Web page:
The construction of space in contemporary narrative: a case study

Doloughan, Fiona (2015). The construction of space in contemporary narrative: a case study. Journal of Narrative Theory, 45(1)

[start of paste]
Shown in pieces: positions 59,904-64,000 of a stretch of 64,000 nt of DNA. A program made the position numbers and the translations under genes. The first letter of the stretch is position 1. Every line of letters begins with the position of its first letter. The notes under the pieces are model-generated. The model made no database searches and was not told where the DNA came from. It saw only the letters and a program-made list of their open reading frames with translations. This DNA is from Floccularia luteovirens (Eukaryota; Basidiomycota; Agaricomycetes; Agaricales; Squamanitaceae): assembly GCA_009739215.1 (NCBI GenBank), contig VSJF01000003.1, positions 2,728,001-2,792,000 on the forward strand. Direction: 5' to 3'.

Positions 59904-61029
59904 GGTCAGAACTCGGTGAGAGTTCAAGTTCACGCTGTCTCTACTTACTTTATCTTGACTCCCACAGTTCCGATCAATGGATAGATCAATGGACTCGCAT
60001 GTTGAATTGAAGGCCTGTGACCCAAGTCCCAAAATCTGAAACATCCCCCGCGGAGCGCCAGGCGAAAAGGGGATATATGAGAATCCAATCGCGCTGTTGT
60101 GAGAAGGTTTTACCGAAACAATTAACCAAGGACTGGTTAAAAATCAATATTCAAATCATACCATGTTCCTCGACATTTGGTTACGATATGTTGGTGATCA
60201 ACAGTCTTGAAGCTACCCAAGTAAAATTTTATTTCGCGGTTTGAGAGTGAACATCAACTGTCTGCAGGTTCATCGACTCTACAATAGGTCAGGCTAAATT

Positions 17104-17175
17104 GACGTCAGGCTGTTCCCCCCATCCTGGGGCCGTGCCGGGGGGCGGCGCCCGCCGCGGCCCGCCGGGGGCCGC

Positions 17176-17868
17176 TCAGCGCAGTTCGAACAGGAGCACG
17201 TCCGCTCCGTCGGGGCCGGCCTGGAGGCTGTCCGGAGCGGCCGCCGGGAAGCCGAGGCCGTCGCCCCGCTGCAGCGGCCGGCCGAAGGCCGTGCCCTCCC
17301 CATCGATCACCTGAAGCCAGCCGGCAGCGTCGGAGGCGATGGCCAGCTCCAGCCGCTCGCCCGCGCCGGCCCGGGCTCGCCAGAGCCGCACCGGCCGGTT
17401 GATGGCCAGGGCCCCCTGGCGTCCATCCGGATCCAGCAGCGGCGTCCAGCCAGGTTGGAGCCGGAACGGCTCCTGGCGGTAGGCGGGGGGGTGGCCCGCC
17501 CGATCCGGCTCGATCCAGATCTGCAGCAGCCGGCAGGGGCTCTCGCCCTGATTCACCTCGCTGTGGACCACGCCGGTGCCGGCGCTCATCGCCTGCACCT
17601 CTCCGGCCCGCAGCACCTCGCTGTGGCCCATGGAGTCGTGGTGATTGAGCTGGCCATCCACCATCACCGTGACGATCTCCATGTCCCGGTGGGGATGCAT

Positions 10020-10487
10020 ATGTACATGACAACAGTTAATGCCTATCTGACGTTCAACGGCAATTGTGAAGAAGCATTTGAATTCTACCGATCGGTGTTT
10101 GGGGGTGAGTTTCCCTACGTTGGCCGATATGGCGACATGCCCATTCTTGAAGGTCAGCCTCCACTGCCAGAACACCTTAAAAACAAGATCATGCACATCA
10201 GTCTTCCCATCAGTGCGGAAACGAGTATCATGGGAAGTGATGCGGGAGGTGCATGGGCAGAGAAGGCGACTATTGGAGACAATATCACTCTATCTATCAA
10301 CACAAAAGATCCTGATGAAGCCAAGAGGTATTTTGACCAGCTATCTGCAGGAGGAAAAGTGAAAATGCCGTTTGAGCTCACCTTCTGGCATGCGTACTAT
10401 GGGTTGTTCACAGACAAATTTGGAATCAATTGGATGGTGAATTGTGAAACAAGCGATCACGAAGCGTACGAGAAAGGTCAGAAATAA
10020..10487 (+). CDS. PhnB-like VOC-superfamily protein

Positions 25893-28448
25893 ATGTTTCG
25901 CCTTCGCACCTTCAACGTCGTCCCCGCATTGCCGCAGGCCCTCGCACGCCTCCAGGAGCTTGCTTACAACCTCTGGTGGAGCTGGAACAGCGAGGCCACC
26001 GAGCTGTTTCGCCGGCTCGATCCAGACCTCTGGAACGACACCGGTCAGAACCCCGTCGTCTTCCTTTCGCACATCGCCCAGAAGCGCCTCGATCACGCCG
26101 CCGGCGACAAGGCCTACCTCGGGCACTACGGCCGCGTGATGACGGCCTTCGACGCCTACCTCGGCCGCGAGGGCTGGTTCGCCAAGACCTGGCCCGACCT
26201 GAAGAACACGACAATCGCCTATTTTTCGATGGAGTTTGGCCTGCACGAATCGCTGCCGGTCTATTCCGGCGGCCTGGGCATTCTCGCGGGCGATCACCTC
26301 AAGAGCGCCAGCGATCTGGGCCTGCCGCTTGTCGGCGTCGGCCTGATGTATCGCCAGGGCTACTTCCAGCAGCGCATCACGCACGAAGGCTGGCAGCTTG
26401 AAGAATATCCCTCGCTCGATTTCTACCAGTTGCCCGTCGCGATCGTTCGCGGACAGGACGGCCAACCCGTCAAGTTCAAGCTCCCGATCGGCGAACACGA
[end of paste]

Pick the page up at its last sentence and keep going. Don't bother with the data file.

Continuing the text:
Recent research in narrative studies (e.g. Herman, 2002; Page, 2010) has witnessed a move away from a focus on temporality and causality in relation to the question of the determining characteristics of narrative and has begun to re-examine the potentials of space and place in helping to constitute narrative domains. This move is motivated, at least in part, by a number of factors, including the need to account for the different ‘shape’ of many contemporary narratives which have responded to the affordances of new modes and media of production (e.g. digital narratives) as well as acknowledgement of the role of spatial co-ordinates in helping the reader to relocate to an imagined or possible world and orientate him- or herself within the storyworld (Herman, 2009). Theories of narrative, therefore, can be seen to be responding to, or catching up with, actual trends in contemporary narrative production (see Doloughan, 2011) and to reflect current preoccupations in narrative studies such as an attempt to bring into alignment narrative micro- and macrodesigns (Herman, 2002).

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